The successful candidates will have obtained, or will expect to obtain, a 1st class or 2.1 Honours degree in Computer Science, Electronic Engineering, or a related discipline. For the Ph.D. position, a Masters degree or commercial experience in a relevant area is an advantage. Preference will be given to applicants with expertise in one or more of the following areas: Digital Signal Processing, Location Estimation, and Wireless Communications.

We expect that the Ph.D. positions will be funded for 4 years while the M.Sc. position will be funded for 2 years. All positions are full-time. The positions will include payment of a tax-free student stipend and fees. The anticipated starting date for the positions is 1st October 2012, or as soon as possible thereafter.

Enquiries should be sent to Dr Chris Bleakley, Complex and Adaptive Systems Laboratory (CASL), School of Computer Science and Informatics (CSI), University College Dublin (UCD), Belfield, Dublin 4, Ireland; email:; tel: +353 1 716 5353.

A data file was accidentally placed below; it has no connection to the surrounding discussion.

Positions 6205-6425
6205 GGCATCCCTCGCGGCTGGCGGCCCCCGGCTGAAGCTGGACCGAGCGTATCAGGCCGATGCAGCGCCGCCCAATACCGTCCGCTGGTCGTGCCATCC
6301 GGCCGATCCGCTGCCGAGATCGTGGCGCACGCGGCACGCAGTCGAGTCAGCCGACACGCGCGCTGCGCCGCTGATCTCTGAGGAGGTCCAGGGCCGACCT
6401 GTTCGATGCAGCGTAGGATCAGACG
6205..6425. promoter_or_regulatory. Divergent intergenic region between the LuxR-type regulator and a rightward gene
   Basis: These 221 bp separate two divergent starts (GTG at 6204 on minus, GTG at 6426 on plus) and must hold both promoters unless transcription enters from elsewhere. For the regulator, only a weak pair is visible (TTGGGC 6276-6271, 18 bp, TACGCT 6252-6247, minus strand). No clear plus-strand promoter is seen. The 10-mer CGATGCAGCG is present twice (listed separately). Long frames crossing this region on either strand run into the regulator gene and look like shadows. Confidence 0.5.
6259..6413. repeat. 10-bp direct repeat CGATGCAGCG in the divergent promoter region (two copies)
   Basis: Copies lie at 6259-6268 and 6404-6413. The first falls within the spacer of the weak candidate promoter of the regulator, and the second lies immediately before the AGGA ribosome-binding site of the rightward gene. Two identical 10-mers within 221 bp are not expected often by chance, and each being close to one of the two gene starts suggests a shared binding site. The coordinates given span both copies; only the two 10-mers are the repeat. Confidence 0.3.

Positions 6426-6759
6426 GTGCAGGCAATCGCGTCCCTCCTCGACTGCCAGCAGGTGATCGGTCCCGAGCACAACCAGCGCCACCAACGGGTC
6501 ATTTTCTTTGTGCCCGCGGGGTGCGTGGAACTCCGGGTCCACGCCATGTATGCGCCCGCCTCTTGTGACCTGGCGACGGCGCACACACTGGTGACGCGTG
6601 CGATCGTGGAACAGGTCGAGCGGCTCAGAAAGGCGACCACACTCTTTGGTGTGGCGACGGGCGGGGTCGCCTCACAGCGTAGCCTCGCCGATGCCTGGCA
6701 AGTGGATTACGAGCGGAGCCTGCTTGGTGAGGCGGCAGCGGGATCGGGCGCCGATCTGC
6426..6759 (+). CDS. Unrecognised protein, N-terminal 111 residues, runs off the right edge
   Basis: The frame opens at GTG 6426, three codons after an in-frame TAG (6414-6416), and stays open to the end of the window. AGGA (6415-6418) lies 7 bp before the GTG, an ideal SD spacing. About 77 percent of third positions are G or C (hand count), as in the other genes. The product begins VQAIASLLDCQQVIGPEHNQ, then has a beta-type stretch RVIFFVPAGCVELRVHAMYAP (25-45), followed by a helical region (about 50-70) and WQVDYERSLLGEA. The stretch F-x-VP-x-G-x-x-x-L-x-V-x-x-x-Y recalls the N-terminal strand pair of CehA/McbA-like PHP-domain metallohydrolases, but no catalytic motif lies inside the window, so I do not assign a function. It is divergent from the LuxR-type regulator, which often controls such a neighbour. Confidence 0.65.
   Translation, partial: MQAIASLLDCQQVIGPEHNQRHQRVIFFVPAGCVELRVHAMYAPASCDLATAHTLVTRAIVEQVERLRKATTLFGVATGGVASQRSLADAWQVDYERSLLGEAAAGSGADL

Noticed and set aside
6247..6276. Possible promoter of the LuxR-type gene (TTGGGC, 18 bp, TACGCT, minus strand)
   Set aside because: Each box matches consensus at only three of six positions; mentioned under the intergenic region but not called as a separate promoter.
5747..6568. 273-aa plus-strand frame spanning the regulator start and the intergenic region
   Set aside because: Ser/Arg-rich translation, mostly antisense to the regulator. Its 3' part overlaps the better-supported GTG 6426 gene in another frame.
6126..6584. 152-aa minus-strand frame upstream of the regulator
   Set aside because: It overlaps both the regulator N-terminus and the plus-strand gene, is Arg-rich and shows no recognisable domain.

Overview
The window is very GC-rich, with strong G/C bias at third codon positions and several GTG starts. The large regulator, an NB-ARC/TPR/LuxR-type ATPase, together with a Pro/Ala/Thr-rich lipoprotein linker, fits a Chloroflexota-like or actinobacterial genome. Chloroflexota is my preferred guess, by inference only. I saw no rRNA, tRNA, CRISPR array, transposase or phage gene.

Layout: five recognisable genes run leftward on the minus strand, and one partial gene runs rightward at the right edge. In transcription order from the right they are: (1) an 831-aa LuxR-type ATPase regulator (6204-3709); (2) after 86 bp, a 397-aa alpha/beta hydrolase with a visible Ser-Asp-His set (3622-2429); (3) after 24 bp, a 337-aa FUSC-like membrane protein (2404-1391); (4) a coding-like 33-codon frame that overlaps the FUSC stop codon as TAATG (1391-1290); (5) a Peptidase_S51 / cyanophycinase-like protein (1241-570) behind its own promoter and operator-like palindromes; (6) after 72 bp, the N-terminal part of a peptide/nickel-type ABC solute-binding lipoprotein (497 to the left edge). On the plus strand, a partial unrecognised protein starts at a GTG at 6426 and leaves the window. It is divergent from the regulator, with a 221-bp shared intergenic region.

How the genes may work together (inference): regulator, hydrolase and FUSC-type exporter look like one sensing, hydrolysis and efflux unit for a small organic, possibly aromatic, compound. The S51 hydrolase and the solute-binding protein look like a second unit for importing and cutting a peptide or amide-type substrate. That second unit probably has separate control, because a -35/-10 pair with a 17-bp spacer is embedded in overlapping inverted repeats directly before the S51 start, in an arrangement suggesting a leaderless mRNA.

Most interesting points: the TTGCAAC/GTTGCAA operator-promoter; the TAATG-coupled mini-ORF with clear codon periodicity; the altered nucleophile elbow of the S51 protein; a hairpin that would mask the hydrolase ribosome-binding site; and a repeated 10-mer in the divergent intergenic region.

[Updated 13Aug2012 with final confirmation of the grant.]

Scholar positions for Erasmus Mundus MSc in Dependable Software Systems

We have some short-term Scholarship positions available in dependable systems.

The University of St Andrews and NUI Maynooth have the first edition of the new Erasmus Mundus MSc in Dependable Software Systems (DESEM) starting in September. There are EMMC Scholar positions available on this programme. These scholars will engage in teaching and help with the evaluation of student project work among other duties.